Takayama 5: More Art Nouveau

Hida Takayama Museum of Art [cont]:
Among the many fascinating exhibition rooms, we particularly liked the third and fourth rooms. Room 3 had a number of reproductions of Charles Rennie Mackintosh’s work, including room divider and lighting from “Hill House”, a house he designed in Glasgow, and the “Willow Tea Room”. The modern silver chairs in the tearoom must have been eye-catching for their time. In the centre was a huge baronial-style table that hinted of pre-Raphaelite tendencies but with echoes of a medieval castle. In the final room we saw highlighted the work of the Vienna Secession group, architects, designers and artists, who rejected the “Revival”style so popular at the end of the 19th century. They embraced a “Holy Spring” philosophy, referring to their youthful energy, developing their artistic vision using the ideals of John Ruskin and William Morris (who were also popular, it must be said, in the fin de siecle period). Among members were Josef Hoffman, Otto Wagner and the now well known Gustav Klimt. The underlying belief was that style comes from necessities. Everyday household items should be beautiful, simple and practical, furniture uncomplicated where elegant design was all that was needed to attain beauty. On display were bentwood chairs, a dining table, summer house chairs, and a sideboard with its dramatic triangular back – much different to the previous Art Deco collections. Next Nagano.


The Indian scholar of long ago Shankara says this:
“People grow old and die because they see others grow old and die”.
Make what you will of this!

Takayama 4: An Art Nouveau Surprise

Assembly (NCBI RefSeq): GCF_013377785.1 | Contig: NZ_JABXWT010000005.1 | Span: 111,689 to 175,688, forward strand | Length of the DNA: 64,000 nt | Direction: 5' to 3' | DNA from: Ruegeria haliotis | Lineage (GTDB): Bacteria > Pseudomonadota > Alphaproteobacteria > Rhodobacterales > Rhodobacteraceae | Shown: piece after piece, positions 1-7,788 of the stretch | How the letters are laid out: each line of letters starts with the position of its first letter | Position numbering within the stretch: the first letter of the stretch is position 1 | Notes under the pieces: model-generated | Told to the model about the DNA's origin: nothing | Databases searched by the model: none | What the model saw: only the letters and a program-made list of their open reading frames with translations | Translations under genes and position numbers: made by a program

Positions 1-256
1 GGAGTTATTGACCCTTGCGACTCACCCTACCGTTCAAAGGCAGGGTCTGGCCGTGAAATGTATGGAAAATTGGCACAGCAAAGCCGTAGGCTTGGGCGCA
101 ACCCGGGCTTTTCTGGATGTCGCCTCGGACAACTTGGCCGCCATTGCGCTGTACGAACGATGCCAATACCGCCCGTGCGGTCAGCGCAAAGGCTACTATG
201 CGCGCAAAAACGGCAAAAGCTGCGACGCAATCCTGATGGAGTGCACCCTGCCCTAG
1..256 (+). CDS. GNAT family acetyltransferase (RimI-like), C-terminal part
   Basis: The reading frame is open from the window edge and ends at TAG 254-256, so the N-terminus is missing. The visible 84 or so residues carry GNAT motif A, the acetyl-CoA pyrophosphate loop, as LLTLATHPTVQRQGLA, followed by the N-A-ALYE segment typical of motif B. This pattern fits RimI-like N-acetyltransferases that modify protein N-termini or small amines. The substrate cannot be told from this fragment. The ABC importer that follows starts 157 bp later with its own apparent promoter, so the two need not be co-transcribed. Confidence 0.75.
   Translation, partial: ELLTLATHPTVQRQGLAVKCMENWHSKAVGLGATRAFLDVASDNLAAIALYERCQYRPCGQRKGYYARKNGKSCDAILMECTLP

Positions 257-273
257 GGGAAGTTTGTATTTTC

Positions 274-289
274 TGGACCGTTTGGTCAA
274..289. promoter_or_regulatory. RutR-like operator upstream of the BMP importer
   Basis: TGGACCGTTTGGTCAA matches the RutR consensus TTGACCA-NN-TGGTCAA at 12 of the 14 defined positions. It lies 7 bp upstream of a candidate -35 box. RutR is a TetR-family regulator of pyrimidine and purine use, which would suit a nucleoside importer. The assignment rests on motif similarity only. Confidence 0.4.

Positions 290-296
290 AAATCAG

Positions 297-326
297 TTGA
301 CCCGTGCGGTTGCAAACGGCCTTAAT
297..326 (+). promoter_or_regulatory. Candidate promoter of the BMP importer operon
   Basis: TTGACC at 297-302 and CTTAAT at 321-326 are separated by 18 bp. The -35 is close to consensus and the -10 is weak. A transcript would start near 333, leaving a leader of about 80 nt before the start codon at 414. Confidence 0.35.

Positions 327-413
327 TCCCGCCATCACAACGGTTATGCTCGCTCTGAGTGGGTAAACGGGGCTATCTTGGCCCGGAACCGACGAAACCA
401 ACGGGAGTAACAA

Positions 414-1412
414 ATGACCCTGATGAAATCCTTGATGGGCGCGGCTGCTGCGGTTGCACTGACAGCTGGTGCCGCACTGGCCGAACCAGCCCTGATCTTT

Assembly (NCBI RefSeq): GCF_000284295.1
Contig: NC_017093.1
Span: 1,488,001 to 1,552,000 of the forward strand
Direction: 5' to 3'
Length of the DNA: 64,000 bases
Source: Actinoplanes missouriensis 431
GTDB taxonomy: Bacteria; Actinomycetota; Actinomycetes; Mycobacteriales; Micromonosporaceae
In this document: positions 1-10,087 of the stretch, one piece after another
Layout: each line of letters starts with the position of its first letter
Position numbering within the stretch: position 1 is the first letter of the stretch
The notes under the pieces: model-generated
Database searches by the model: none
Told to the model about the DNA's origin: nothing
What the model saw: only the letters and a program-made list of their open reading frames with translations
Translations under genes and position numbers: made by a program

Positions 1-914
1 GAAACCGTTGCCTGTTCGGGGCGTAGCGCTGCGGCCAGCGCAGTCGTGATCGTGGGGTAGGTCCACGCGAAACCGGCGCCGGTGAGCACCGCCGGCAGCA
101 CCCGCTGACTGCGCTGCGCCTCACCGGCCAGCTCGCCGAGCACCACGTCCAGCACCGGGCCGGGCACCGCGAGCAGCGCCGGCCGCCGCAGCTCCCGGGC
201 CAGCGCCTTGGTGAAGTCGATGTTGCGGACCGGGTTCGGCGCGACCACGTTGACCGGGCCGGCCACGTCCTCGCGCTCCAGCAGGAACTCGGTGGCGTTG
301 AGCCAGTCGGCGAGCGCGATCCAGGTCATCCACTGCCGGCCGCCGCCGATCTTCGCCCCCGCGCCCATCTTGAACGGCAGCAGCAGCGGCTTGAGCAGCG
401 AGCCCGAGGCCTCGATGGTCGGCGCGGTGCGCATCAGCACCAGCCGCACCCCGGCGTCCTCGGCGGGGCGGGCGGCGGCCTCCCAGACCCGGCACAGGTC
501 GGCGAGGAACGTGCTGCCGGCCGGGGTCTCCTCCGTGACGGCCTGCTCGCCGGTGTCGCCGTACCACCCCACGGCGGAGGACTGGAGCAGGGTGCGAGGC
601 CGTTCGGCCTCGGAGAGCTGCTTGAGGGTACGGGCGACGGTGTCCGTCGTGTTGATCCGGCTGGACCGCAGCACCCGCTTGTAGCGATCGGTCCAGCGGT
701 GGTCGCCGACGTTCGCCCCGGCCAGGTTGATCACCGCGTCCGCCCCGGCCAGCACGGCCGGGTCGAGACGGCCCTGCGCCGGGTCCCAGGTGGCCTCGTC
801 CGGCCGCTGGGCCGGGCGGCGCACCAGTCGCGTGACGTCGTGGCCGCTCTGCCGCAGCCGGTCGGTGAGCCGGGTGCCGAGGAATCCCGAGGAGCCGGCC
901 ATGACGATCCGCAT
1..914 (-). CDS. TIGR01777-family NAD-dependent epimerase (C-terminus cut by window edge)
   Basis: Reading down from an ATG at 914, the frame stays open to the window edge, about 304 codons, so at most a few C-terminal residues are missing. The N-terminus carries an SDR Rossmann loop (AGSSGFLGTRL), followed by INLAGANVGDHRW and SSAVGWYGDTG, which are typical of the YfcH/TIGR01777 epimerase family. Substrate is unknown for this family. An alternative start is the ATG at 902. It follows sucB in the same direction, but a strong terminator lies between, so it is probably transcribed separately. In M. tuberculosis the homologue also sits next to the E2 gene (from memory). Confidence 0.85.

47Walking back from the Hida village we almost missed what was a great experience, a small sign indicating the Hida Museum of Art, focussing on Art Nouveau and Art D├ęcor. This hardly appears in the tourist guides but is a Japanese highlight (for us anyway). The exhibitions of varying Art Nouveau styles are held within a breath-taking modern building, black metal arranged around and through window spaces (who is the architect?). A walkway connects various displays, with marvellous views to the mountains. While there are extensive collections (made by a typically anonymous Japanese collector of immense wealth), the masterpiece around which the museum is designed is Rene Lalique’s fountain. It dates from October 1926, when the Champs-Elysees arcade was opened to great acclaim. A pair of Lalique fountains were set on a corridor style patio called “Gallery Lido”. The idea was for an ultra-modern 6 floor shopping precinct to rival the Place Vendome and L’Opera. The fountains were made of amethyst colour glass and metal with 4 panels, each of which has a motif of Acanthus leaves, above which were women figure who wore their hair long reaching to their feet and holding shells in their hands (the “source de la fountaine”).Lalique was a master jewellery designer during the Art Nouveau period. He applied lost-wax casting on glass works, which was a manufacturing process of jewellery, producing exquisite perfume bottles for Francois Coty. This led to the mass production of glass works (one room has a large collection of such bottles – great stuff). Unfortunately the Gallery Lido was pulled down just before the Great Depression. One of the pair of fountains was miraculously discovered in almost perfect condition in a suburban shed in Paris in 1989. It was restored by Lalique fans and was part of a travelling exhibition, which came to Tokyo in 1992, creating a sensation. Somehow it was purchased and is now living quietly in Takayama, protected from earthquakes by advanced technology. Glass, light and water are united. In a masterful way the light is brought to the domed ceiling, with constantly changing colours to complement the fountain coloration. Do see it if you can. More soon.